Interview: Kaddour Bentahar
What steps is the Algerian Customs Agency taking to modernise its operations and encourage increased investment in the country?
KADDOUR BENTAHAR: Today we are witnessing the globalisation of the economy in Algeria. This is due to the opening up of the market and the development of trade flows across a very large geographic area, along with a diversification in our trading partners.
Nationally, we have a policy that promotes diversification, as we are actively seeking to shift away from the economy’s dependence on hydrocarbons revenues. With this in mind, we want to develop economic intelligence services within the agency that intelligence will serve to strengthen our financial position, by providing us with access to meaningful analysis and forecasting. This in turn will allow us to look for new opportunities and develop skills related to risk analysis in order to fight effectively against fraud and financial crime.
With respect to the finance law, we have just introduced additional incentives related to inward processing arrangements. The first measure allows Algerian producers to negotiate and engage with foreign producers as part of the 2016 draft finance law. For the second measure, we wish to eliminate the fragmentation of the authorisation process, instead providing a universal process, with the aim of easing the administrative burden.
Furthermore, Algeria is currently negotiating its accession to the World Trade Organisation (WTO), and there are instruments provided by WTO membership that interest us. Therefore, we are trying to be forward-looking and transpose these initiatives into our upcoming legislation.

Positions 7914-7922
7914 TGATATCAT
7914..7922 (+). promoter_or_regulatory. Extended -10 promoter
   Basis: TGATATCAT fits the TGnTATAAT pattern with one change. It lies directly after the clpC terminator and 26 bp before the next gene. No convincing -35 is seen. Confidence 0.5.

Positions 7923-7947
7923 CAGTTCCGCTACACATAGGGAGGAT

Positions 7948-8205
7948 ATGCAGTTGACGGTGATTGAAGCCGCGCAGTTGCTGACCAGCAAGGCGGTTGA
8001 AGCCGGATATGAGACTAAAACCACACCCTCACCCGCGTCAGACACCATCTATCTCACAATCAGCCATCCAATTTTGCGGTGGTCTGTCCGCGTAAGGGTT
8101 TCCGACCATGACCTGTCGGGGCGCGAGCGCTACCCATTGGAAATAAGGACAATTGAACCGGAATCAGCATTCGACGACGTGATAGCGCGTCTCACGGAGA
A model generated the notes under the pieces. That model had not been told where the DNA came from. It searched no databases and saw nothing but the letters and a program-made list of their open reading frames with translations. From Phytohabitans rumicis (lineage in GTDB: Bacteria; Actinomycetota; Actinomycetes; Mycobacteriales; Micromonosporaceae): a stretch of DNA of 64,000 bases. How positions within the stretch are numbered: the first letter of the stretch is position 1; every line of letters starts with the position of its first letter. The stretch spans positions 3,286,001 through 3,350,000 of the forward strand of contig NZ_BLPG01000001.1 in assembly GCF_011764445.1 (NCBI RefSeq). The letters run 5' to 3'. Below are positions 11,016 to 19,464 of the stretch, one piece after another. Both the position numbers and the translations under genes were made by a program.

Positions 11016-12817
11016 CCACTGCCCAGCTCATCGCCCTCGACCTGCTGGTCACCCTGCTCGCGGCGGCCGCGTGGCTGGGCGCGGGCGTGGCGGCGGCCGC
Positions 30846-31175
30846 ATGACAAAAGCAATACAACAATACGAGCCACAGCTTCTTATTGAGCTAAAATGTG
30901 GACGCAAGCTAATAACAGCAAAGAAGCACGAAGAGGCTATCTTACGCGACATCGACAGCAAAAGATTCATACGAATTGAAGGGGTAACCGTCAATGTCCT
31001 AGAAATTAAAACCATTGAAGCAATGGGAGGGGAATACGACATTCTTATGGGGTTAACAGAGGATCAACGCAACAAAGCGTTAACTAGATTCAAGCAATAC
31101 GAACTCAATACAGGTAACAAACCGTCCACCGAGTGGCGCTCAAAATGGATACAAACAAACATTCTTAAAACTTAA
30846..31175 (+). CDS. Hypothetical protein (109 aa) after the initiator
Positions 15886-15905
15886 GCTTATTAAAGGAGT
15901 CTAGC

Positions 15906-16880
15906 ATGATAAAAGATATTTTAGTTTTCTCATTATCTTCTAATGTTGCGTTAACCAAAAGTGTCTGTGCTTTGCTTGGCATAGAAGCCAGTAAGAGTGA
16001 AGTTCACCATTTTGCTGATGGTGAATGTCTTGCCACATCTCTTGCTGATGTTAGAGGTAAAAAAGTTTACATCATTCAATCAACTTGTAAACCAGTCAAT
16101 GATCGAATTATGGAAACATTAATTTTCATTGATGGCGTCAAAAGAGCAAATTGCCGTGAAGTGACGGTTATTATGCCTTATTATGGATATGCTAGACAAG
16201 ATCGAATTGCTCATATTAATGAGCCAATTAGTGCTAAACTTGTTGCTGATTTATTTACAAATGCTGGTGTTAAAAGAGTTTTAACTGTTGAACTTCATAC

In what ways can the Algerian Customs Agency assist companies that wish to export?
BENTAHAR: Exporting can provide economic benefits for companies. For instance, I cited the example of the inward processing arrangements that we are putting in place, resulting in a compensating product. This is a regime that is more export-oriented, which is beneficial because it allows companies to better manage their cash, while also increasing their ability to access outside markets.
We have also just set up “drawback” legislation. Drawback is a measure that is related to the Kyoto regime. It enables a company to start exporting, and to obtain a reimbursement when it markets its product. We then reimburse the business for the tax duties that were paid on the quantities exported ahead of time, either on just the goods or on the inputs used in their production.
How have recently introduced measures reduced Customs clearance times?
BENTAHAR: Progress has certainly been made in this department. For authorised economic operators (AEOs), processing times average only one hour and 40 minutes. Their status allows them quick and efficient Customs clearance. There are currently 200 AEOs, and we expect that number to double by next year. For those who have not yet been approved, there is currently a waiting period of eight days for a clearance time. In the near future, we expect to reduce this number to five days for imports, and a maximum of two days for exports.
How is the Algerian Customs Agency addressing the issue of border coverage?
BENTAHAR: Given the size of Algeria, there is a great deal work to do, with regards to this issue. As part of our national development project we are building 78 monitoring stations, of which 11 have already been built. This project will ensure better border surveillance. We are focusing on the eastern and western borders at first, and we are working closely with the military and intelligence services on this issue.
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